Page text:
Will Perdue ESPN Insider
The season has not even started and Nate McMillan is already throwing guys out of practice. What will be the larger number? Wins, or the times Nate asks himself, "I left Seattle for what reason?"
Chris Sheridan ESPN Insider
Overloaded with forwards and woefully short of shooting guards unless either Juan Dixon or Martell Webster pans out, the Blazers will remain a work in progress and will struggle to reach 30 wins.
Marc Stein ESPN.com
A year ago, Nate McMillan's Sonics were in the midst of a hopeless preseason with no hint of the 50-win magic ahead. Don't expect a repeat in Portland. Nate's new team is far, far greener.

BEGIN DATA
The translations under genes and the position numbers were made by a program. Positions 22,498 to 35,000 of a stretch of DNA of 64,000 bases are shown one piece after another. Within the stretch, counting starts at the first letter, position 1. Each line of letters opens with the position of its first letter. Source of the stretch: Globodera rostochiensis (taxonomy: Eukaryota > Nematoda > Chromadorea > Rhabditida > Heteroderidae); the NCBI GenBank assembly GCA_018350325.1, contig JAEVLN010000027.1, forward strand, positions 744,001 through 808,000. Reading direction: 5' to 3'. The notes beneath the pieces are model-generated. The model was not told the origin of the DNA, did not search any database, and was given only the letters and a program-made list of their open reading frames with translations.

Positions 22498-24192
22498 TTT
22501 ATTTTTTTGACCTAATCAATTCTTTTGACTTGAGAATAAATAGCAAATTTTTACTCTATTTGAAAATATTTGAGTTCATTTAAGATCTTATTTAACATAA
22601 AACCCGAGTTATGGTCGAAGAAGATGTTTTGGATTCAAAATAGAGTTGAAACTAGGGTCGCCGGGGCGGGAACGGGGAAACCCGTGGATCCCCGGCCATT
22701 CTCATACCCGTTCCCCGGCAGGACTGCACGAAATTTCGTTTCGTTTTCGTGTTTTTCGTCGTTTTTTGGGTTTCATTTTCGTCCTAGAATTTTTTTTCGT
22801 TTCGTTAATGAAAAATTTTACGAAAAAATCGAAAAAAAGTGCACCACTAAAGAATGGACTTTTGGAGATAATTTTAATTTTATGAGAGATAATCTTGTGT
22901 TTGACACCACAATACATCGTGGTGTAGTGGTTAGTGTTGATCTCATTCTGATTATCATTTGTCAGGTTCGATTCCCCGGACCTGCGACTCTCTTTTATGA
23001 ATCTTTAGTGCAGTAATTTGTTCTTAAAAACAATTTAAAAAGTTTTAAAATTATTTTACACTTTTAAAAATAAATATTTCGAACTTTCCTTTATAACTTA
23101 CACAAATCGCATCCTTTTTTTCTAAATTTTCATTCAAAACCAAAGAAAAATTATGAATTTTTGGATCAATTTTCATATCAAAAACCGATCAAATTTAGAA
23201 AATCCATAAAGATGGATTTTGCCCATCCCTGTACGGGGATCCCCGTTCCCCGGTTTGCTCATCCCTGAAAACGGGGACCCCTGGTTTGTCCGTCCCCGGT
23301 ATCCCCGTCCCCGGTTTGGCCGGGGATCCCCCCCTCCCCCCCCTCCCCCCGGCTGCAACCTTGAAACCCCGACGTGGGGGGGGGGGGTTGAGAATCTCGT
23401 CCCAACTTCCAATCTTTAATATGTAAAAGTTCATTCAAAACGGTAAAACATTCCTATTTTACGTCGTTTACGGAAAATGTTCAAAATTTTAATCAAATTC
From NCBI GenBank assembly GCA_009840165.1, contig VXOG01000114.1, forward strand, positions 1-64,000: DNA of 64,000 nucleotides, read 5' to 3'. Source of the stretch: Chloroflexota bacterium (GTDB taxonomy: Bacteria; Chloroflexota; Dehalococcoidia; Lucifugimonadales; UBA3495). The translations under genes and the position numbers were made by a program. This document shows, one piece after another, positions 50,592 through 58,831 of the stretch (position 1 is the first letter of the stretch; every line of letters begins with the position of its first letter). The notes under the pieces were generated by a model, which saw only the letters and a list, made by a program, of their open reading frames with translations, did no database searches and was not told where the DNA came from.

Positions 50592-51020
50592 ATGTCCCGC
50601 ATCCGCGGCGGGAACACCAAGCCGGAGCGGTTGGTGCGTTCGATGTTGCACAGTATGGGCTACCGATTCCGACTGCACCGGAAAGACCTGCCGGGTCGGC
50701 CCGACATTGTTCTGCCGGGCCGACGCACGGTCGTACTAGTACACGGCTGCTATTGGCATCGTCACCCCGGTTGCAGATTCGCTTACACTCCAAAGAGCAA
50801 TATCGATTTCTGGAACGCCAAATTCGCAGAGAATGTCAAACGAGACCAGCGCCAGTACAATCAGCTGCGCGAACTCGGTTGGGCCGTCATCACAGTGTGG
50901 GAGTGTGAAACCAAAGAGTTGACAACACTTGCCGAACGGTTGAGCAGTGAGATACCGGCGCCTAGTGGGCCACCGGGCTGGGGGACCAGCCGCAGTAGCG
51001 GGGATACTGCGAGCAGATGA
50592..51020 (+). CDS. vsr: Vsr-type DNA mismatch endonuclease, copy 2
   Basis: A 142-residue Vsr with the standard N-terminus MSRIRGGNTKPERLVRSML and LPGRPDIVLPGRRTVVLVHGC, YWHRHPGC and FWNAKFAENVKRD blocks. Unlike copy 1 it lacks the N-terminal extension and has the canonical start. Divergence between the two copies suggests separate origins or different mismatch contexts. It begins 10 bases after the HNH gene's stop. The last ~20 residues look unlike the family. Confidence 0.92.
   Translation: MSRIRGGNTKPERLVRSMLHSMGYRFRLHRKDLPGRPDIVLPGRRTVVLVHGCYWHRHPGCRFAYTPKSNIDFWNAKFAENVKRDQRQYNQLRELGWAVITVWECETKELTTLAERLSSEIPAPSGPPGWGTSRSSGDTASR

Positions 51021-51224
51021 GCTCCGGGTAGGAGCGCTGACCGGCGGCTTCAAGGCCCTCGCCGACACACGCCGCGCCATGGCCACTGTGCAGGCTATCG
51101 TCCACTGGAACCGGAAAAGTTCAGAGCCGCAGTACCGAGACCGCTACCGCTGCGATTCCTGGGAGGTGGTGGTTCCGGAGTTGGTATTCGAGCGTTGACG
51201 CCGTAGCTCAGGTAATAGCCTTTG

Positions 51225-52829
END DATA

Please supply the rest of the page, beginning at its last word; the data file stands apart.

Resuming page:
Youth Movement
Sam Forencich/NBAE via Getty Images
Everything's wee in Portland, from the point guard (Sebastian Telfair -- uh, that's him on the left) to the fans.

Lineup Breakdown
ESPN The Magazine sizes up the Trail Blazers roster:

Starters: Backcourt's young and unproven. Frontcourt too.
Double-double machine went from Most Improved to Lost.
Some say he's found a home. It's only the third time.
Double-double potential. Averaged 8.8 and 9.7 after break.
Also known as "Martell Webster's future backup."
Posted 11 and 6 as a starter. But 19% beyond the arc.
Bench: Points? Ruben Patterson. Defense? Theo Ratliff. Fresh legs? Travis Outlaw and Martell Webster. Point play? Jarrett Jack. So, McMillan has options.



ESPN The Magazine's NBA Preview hits newsstands Oct. 26.

Hollinger's Player Spotlight
Travis Outlaw
Player Efficiency Rating
vs. NBA Avg: +0.45